It will actually be worse, because the software and hardware requirements for a HMD that does streaming only are much lower than for an AIO that has to render itself. Maybe there could be an Nvidia Shield VR, a slim HMD with a simple SOC that only does video decoding and tracking with a minimal amount of RAM and flash? They could produce it at a much lower cost than the Quest 2 and subsidize it by having it require a USD 10 Geforce Now subscription, which already allows you to stream many of the games you own on Steam.

      Sony can keep people from switching to PC or Xbox due to their strong exclusives. Facebook doesn’t have a strong software catalogue, they keep people from switching by subsidizing hardware so heavily that nobody else can compete. Take away that advantage, and Facebook’s platform plans are screwed, so they want to prevent cloud streaming. But at some point someone will offer something like a shield VR, and Facebook will be forced to compete, at least by offering their own streaming service, which in turn will make it hard to lock out others like CloudXR.

      • kontis

        Of course they will allow it one day when they have their own solution.

        And for 3rd party solutions they will probably do the same thing Apple did – every streamed game as a separate product listed in the store with the 30% cut going to FB/Apple.

        Sony can keep people from switching to PC or Xbox due to their strong exclusives

        FB isn’t scared by PSVR because they don’t consider gaming their main target and that focus is only temporary because Quest is a brick toy and more like a Switch than the iPhone killer glasses they hope to introduce in the “near” future. They want billion casuals and working people, not just millions of geeks and nerds. Sony also doesn’t have any big VR titles. Beat Saber is owned by Facebook and I wouldn’t be surprised if they don’t properly support PSVR2 with it (and will never release it on any Apple XR device, which is the main threat for them).

        • Christian Schildwaechter

          I’m pretty sure regulators will go and rain into Apple’s strange argument that you can stream Netflix movies for free, but that they have to check every single game you stream and therefore can demand their 30% fee. Which is quite ridiculous. So I doubt Facebook will be able to enforce that either.

          And I agree about the “Facebook wants social XR” and games just being a stepping stone. AR AIOs will become a much hotter battleground, but we are still some years away from that, and anything that leads to more platform diversity until then should be welcome.

      • RSIlluminator

        The “no streaming apps” policy will definitely go away at some point, but how does something like CloudXR realistically scale to thousands of users? The last time I looked, all of those nodes on AWS cost hundreds of dollars per week per user, because you’re essentially commandeering a high end machine with a server grade gpu for one person.

        While this technology is promising, at the moment it seems that any sort of pixel streaming is offsetting the cost from the user to the business offering the VR experience. I’ve seen 3d streaming prices range from about a dollar per hr/ per user on a dedicated non-scaling machine, to 3.6 dollars per hr/ per user on a scalable set up. In order to recoup that cost, I can only see this being used for something like b2b at the moment.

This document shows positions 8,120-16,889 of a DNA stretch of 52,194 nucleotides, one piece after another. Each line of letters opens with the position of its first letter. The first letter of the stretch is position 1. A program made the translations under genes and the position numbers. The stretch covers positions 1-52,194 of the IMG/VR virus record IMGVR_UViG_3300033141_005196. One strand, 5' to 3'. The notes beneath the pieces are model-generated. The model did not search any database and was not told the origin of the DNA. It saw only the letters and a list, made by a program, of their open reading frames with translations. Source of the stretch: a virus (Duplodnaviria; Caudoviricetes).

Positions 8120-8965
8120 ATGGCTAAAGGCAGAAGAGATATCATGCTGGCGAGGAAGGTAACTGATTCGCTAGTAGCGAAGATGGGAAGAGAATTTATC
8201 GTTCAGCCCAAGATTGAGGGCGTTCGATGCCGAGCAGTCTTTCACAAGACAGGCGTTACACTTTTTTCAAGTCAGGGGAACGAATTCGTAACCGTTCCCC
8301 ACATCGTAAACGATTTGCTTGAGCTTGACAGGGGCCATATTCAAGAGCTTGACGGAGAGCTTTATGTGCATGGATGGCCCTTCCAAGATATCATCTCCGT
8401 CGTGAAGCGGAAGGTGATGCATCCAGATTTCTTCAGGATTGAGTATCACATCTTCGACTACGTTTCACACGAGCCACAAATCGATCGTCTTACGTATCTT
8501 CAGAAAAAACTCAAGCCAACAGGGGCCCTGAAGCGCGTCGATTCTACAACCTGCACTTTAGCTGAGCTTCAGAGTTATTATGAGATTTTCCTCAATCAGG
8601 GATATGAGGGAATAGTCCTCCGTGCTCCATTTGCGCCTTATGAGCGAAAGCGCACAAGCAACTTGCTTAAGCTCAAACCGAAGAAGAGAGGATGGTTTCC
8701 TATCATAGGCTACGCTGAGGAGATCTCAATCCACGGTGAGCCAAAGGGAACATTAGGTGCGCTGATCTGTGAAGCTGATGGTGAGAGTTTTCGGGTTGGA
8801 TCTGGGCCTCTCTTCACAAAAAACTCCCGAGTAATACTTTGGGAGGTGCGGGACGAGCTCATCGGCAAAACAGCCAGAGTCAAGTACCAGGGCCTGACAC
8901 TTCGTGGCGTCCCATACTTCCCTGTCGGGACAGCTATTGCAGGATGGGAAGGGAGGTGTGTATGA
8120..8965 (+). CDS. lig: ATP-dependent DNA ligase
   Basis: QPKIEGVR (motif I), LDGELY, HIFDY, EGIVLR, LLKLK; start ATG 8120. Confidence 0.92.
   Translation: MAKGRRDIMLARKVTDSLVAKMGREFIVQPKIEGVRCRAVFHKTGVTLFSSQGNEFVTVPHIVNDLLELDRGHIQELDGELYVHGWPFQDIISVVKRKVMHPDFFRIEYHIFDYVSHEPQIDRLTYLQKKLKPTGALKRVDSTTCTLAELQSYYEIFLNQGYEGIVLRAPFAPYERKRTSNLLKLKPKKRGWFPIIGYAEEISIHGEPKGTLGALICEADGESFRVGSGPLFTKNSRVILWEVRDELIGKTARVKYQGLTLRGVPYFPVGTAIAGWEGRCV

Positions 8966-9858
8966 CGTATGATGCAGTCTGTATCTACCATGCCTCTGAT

• Christian Schildwaechter

          Usually data centers run non standard hardware, e.g. high core count CPUs with multiple GPUs virtualized into several machines, but let’s simplify and do some math:

          Assuming that the machine you rent is a USD 1500 PC that is replaced every three years, it has to earn USD 500 per year or about USD 42 per month to brake even. If it runs 24/7 @ 300W, it consumes about 220kWh per month. Data centers get their energy cheaper, let’s say USD 0.2 per kWh, adding USD 44 to a total cost of USD 86 per month. Geforce Now costs USD 10 per month, so nine users sharing one cloud PC are enough to break even, which means 2:40h daily playtime per user.

          In reality there are added costs for administration, but the energy costs are actually lower due to a) the machines not always running at full power and b) much lower prices (e.g. for data centers build near hydroelectric power plants). Most users will not even have the time to play for 18:40h every week, but play time will not be distributed evenly.

          With a sufficiently large number of users, you can distribute cost and calculate how much you have to charge for a standard product. You can adapt the terms of service, e.g. allowing for a reduction in performance at peak times. Unused time can either be given to free tier users (Geforce Now does this), be sold/auctioned off at lower prices (AWS) or the machines can be shut down to conserve energy.

          Geforce Now further reduces costs by not allowing you to install your own games, instead they have a large list of games from Steam/Epic/Uplay preinstalled. If you own one of them on these platforms, you can play them, which reduces the user specific storage requirements to a few MB of game save data. And you have to pay the monthly fee even if you don’t use it.

          All this makes it a lot cheaper than renting a dedicated machine on AWS for just a few hours. And even the higher priced AWS instances are often cheaper than buying a dedicated machine, if you actually calculate usage time, administration cost and energy prices for consumers. In the end it is all about accounting.

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    • Actually I have downloaded and tested CloudXR completely for free

  • Having tried it, I can confirm it is a great product. It’s cool to see that it is evolving so fast